Through the years, I’ve come up with some tips and tricks to accomplish what is important to me and my family – and to cut the things that aren’t.

  1. We don’t do many gifts. I pick up little things here or there, but I don’t stress over what to get for whom. I have a huge family – most people get cookies.
  1. Cookies. The list takes days to bake. I have no idea how many dozen I make – certainly more than I could estimate off the top of my head.  I am cutting back this year on the cookies and ramping up on the white chocolate covered pretzels – they are usually the first to get pounced on. (Side note: if I could buy the cookies, I totally would – can’t, peanut allergies, don’t trust anyone else to make cookies.  Plus, it’s something my grandma did, and she’s no longer here to do it).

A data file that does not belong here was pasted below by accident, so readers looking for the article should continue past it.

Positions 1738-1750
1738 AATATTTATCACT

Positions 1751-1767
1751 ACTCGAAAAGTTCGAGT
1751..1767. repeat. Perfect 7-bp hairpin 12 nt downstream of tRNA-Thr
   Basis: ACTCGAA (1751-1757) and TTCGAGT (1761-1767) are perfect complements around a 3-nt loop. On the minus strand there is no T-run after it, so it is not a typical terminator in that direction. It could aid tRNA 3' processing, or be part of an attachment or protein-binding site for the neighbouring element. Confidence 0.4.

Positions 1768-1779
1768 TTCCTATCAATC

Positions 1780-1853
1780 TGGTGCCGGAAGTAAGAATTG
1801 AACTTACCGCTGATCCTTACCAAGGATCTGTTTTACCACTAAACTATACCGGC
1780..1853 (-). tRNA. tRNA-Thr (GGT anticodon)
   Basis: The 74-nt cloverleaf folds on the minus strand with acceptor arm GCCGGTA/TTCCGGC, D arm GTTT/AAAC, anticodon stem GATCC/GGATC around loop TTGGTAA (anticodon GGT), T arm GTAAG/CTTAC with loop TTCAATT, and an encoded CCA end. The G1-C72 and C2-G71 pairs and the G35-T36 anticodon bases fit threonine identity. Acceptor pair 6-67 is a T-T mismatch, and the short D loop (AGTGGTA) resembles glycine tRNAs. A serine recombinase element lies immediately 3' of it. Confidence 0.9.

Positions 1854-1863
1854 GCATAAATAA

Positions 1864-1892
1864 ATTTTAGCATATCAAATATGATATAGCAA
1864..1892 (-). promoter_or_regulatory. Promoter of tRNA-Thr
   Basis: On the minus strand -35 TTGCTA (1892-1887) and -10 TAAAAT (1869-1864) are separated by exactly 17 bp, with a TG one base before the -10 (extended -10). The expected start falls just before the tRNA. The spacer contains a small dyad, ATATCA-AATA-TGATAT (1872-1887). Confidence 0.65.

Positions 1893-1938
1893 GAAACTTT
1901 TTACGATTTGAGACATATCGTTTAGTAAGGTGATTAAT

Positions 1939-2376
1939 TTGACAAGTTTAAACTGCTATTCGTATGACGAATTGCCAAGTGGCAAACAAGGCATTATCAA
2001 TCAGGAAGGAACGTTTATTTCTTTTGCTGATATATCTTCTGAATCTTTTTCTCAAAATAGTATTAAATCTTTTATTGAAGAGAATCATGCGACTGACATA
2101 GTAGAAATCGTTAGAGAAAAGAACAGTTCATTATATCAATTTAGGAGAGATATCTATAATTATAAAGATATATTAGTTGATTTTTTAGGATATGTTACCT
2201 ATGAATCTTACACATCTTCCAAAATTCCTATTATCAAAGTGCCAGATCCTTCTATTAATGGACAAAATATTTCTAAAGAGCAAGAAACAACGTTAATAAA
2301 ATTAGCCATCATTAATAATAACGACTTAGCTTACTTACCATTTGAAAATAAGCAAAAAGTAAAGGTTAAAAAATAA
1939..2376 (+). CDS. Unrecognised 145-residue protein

1. I make lists for the next year as soon as a finish a project each year. trello 1115The lists are programmed to alert the day after Thanksgiving the next year. As I said above, it’s overwhelming to see them all pop up – but at least I know I won’t forget something – and, I’ll get the sense of accomplishment that comes with marking things off a list.  I make lists of things like which cookies were the last to go from the plate (eliminate them from the line up) and who has which favorites.  I track cookie ingredients and recipes on Excel to make it easy to adjust batch sizes and to consolidate ingredients for a shopping list.  This year I’ve also started to use Trello to track my tasks.  Trello lets me color code task cards and either give each card a due date, or not.  Trello allows me to drag and drop and/or copy cards from list to list so that I can make a working copy without disrupting my original master copy list.  It allows multiple boards, each holding multiple lists with multiple cards per list.  Trello has allowed me to consolidate my holiday and school prep/grading lists from OneNote and Wunderlist to just Trello.  Anything that combines the functionality of two apps into one is a winner for me.  Plus, it’s universally accessible (phone, web).  I’m still faced with a massive list, but at least it’s one that’s both pretty and functional.